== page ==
Do public consultations reduce blame attribution? The impact of consultation characteristics, gender, and gender attitudes
journal contributionposted on 06.10.2021, 09:47 by Anthony KevinsAnthony Kevins, Barbara Vis
Can public consultations – gatherings organised to solicit constituent opinions – reduce the blame attributed to elected representatives whose decisions end up backfiring? Using two pre-registered survey experiments conducted on nationally representative samples of US respondents, we examine whether the effectiveness of consultations as a blame avoidance tool may be shaped by: (1) consultation characteristics, especially regarding whether or not representatives align their policies, either actively or passively, with constituent opinion; and (2) elected representative and constituent characteristics, especially regarding a representative’s gender and constituents’ gender attitudes. Results suggest that public consultations are indeed liable to decrease blame attribution, just so long as constituent opinion is not explicitly opposed to the representative’s decision. Active alignment with constituent opinion, however, does not appear to be a requirement for decreased blame attribution – and effects related to gender and gender attitudes are also largely absent. These findings are important for scholars seeking to better understand blame attribution, clarifying how public consultations might help politicians to pre-empt blame by reducing clarity of responsibility.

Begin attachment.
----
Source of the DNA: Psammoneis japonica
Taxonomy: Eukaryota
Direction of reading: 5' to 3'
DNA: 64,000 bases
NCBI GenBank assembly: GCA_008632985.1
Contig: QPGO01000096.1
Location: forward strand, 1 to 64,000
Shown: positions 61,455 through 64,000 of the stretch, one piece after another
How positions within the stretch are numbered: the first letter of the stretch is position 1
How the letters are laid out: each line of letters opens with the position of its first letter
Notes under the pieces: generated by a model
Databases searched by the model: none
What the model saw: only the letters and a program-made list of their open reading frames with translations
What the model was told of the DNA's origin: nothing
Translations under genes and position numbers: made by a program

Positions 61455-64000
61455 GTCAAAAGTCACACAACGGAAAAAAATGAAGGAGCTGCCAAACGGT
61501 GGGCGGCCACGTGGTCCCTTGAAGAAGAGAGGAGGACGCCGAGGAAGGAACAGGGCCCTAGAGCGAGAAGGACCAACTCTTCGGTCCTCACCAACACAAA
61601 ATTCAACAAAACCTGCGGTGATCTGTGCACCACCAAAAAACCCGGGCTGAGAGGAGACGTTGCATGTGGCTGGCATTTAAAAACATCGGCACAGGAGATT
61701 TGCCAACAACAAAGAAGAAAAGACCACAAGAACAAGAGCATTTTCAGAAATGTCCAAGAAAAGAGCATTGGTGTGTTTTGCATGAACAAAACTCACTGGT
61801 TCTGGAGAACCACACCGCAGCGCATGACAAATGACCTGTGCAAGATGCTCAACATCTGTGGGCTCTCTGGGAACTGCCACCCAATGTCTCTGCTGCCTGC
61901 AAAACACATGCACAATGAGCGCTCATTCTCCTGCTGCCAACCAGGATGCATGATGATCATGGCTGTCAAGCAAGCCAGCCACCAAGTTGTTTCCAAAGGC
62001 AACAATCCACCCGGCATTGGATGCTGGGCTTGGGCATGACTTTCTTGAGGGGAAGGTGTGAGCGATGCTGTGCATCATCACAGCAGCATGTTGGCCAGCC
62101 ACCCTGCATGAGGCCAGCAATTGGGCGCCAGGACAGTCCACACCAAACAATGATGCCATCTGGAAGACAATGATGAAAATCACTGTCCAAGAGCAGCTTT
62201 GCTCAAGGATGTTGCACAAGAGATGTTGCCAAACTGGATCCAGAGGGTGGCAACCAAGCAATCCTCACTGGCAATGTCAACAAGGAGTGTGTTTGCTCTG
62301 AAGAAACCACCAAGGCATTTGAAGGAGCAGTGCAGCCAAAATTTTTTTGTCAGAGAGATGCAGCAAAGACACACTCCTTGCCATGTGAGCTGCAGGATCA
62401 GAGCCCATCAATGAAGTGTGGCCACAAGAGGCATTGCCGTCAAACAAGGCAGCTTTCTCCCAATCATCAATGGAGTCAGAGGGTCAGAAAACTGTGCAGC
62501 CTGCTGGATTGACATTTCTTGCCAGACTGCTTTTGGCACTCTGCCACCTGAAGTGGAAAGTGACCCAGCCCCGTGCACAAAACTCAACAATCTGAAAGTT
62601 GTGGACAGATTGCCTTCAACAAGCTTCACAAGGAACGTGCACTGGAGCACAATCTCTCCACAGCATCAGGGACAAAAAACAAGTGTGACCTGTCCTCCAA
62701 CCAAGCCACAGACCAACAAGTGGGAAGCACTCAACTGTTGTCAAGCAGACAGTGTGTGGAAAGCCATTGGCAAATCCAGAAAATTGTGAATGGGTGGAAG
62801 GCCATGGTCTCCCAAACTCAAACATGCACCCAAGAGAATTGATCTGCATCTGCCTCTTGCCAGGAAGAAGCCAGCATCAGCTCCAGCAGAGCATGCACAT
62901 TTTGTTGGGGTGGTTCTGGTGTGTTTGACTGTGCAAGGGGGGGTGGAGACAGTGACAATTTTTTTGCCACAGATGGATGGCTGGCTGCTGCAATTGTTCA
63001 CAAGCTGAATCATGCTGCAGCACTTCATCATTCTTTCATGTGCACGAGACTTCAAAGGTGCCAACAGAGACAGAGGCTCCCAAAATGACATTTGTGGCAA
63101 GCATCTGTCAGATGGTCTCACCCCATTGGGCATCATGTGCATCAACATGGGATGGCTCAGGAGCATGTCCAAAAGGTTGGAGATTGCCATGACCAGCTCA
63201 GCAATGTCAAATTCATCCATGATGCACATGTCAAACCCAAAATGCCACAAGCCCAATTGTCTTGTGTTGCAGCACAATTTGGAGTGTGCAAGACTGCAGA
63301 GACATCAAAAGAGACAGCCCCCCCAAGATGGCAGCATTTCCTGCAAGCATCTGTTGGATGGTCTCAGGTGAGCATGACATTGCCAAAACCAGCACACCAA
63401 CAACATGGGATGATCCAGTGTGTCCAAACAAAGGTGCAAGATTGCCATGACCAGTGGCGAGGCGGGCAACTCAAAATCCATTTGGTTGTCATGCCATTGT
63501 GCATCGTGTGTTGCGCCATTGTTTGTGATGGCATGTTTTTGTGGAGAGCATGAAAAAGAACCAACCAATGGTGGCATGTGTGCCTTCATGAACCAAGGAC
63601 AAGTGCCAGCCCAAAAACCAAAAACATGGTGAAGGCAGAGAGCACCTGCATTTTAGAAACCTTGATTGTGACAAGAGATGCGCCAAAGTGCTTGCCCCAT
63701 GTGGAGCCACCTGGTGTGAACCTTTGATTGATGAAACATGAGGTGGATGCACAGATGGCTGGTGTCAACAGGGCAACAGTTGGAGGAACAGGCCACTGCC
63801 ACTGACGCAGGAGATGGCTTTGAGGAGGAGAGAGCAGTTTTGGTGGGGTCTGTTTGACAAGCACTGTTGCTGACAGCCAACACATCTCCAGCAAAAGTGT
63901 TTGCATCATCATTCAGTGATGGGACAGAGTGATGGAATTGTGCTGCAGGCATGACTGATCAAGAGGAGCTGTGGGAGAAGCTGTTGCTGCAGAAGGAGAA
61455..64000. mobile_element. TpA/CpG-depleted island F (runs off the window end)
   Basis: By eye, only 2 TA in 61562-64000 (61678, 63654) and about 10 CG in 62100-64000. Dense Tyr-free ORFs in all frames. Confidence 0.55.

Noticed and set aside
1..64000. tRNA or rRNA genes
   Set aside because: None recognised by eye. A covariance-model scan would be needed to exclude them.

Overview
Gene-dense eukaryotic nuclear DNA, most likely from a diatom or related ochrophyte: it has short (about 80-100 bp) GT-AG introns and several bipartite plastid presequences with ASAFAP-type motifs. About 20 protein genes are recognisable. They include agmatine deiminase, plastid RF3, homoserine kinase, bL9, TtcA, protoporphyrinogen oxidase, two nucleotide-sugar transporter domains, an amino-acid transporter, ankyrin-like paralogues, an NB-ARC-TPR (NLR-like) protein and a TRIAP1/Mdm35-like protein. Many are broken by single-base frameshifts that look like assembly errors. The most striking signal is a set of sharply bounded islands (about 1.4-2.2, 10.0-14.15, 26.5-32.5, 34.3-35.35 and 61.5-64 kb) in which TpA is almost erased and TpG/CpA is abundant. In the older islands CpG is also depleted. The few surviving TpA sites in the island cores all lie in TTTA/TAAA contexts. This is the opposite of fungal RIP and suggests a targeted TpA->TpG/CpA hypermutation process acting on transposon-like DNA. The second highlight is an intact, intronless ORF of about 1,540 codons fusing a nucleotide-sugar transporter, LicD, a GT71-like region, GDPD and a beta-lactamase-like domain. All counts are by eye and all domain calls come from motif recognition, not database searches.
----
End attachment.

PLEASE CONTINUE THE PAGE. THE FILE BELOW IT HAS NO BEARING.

European Commission’s Horizon 2020 Programme via a Marie Skłodowska-Curie Individual Fellowship (Grant no. 750556)
- Social Sciences and Humanities
- International Relations, Politics and History